Rick Poedtke responds to last week’s letter submitted by Doug Kriese.
Poedtke fires back
Dear Mr. Kriese:
Had you recollected anything from your attendance to ARFF Annual Certification Training at SBRETC (which in fact you are NOT current in for your last Certification actually expired 12/11 and NOT 12/12 as you inaccurately stated in your letter), you would have remembered the Senior Training Officer/Facilitator state in his class room brief that in many cases in the civilian ARFF community throughout the U.S., local Airport ARFF Department manning protocols dictate that a “Duty ARFF Truck” be established, fully manned, running and strategically located on the field, ready for an immediate initial response to any incident on the active runway/s that could occur.
This protocol is a standard for large airports where a continuous flow of in and outbound Commercial flight traffic exists. This is also the standard response manning protocol throughout the (DOD) U.S. Navy, Marine Corps and Air Force Crash/Fire Fighting community world wide. It is termed “The Hot Truck” and posted when any flight operations are in affect. This is the Standard Operational Procedure that I have been taught and directed to practice for the entire 24 years of my Naval Career as an Aviation Boatswains Mate Aircraft Handler on both Shore and At-Sea Aviation Naval Commands.
Anyone that has observed how I have operated here at MYA (Mammoth Yosemite Airport), know that I will have R1, the MYA ARFF, running and at the ready when Horizon (Alaska Air) or Sky West calls in on local Unicom frequency 122.8, announces their current position and intent to land. In many cases I will actually “lock and load” and be in and standing by with the Turret, PR Mode & AFFF System activated & preset @ 3% ready and I will position myself/R1 at the throat corner of A3 just at the southwestern A3 exit/entrance point of the ramp.
On the afternoon in question, I had R1 running and ready at its normally parked position at the northwestern point of the Restricted Red Zone of the Ramp adjacent the west side of the Terminal and standing by for Horizon Flight 196 to arrive, as it had called in 22 miles out and inbound. The Twin Cessna in question was number one on final in front of the Horizon Dash 8.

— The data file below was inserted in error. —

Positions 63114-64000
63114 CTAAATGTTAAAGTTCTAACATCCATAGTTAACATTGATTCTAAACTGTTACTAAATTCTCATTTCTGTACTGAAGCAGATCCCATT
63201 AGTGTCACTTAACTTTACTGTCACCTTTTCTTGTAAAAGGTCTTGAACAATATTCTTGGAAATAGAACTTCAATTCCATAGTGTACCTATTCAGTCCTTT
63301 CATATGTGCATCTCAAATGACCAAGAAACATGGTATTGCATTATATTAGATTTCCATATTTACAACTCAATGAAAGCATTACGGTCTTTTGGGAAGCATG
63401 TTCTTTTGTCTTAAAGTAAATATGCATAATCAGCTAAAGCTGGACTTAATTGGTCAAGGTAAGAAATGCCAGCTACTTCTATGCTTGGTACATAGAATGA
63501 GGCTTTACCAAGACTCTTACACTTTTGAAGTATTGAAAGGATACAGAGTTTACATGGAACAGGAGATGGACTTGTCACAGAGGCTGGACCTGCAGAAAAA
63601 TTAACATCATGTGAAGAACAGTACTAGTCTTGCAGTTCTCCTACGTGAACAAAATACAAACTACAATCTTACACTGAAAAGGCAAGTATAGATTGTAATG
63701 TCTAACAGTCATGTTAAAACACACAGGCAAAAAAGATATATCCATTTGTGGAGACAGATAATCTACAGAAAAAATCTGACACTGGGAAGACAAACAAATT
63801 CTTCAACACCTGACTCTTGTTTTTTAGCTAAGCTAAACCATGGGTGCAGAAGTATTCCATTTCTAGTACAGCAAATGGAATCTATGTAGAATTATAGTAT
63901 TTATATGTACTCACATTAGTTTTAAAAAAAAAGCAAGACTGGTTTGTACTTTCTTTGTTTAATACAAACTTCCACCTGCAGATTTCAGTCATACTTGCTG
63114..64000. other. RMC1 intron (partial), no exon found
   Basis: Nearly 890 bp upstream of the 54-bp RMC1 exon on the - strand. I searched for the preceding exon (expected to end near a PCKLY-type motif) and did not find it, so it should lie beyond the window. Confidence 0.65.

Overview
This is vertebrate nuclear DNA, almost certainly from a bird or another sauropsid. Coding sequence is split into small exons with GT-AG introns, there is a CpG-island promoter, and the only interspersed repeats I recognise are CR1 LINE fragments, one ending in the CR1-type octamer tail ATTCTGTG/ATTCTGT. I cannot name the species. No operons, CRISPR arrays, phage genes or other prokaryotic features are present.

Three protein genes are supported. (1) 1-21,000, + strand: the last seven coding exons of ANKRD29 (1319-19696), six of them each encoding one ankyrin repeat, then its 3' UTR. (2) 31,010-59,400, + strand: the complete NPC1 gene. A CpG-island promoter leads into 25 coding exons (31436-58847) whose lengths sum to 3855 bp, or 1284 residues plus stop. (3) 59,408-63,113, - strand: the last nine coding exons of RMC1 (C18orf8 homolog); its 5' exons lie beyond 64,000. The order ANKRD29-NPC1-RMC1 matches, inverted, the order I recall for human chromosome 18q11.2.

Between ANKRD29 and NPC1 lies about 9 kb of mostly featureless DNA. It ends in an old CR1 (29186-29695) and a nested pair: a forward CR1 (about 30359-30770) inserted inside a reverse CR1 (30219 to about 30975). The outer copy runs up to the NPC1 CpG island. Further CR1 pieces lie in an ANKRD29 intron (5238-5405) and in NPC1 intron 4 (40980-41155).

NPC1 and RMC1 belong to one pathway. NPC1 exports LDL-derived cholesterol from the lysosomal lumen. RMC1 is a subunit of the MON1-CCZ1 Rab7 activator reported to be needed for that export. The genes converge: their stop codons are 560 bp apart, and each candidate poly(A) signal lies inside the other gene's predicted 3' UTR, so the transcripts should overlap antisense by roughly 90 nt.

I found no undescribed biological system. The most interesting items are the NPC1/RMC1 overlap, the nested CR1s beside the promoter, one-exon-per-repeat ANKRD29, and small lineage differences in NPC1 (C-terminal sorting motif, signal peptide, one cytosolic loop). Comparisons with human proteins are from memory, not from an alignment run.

On touch down, I was standing directly next to R1 on its port (left) side and conversing with an awaiting outbound Horizon PAX through the fence adjacent to the running/parked MYA ARFF R1.As you know, Mr. Kriese, the distance from my parked location to the Center Line on Runway 27 and A3 is exactly 825 feet. You are also aware that the Colet K/15S Jaguar (the MYA ARFF) is capable of a top speed of 138 mph(speed limiter is set at 70 for local operations) and will go 0-70 in 9.3 seconds. Do the math. I was on scene, positioned at the aircraft’s 1030 as the wind was coming from the southwest (240 or so degrees) and standing by in seconds.
After a thorough and quick drive around and repositioned myself as the wind had shifted 100 or so degrees to the southeast, I ascertained that there was no evidence of any fuel leaking nor any visible flames. Thus I did not disperse any AFFF and stood by for LVFD to arrive and assume the IC with apparatus as the primary rescue and agent back up units per the MYA EP.
Your “froze and panic” accusation is totally absurd and unfounded. I will only refer you to the current factual at the scene witness accounts and replies that have been posted to your letter here online, https://thesheetnews.com/archives/14116, Pat Foster and Don Arrowood of Hot Creek Aviation (“persons in the FBO”) who assisted and were actually on scene prior to Long Valley Fire arriving. All MYA and Hot Creek personnel responded to this incident as they have been trained to.
As far as the very frustrating radio flalex with Mono One during this incident, we quickly learned after contacting and having Mr. Neilson come out and do a thorough evaluation on both the Unicom VHF and the local AM Radios, that two very inhibiting discrepancies were present in our communications system.
The antennas were located too close together, thus creating intolerable feedback when the AM radio connecting R1 to Mono One, was utilized and the VHF radio was on. Also, the channeling of the AM radio which connects R1 to Mono One Dispatch, was not set to the local Mono County Ops radio repeater located just west of the airport. Instead, it went directly to Bridgeport. In doing so, it drastically limited the proper and clear transmissions from R1 to Mono One Dispatch at any given time.
It appears that the former Maintenance Coordinator (you) was totally unaware of this discrepancy. This critical situation has since been rectified and we now have clear and proper AM comms with all necessary assisting entities per the current MYA EP Protocols.
Now, if you wish to continue this discussion in this public forum, by all means go for it. Unlike you, I will only rebut with clear and concise facts, official recorded evidence and on scene witness statements. Not suppositions, personal conjectures, inaccurate and totally untrue “fabricated” accusations. I highly suggest that you cease and desist, put this entire termination issue behind you, learn from it and move on with your life.
Rick R. Poedtke
ABHC (NAC/NPJ) USN (RET)
PS: Bill Manning and I ARE NOT friends. We are professional (US Navy) acquaintances from 32 years ago and I have been avoiding getting employed at MYA for years. Reason: The constant negative drama surrounding MYA evidenced by your latest, bogus Letter to the Editor [in last week’s Sheet].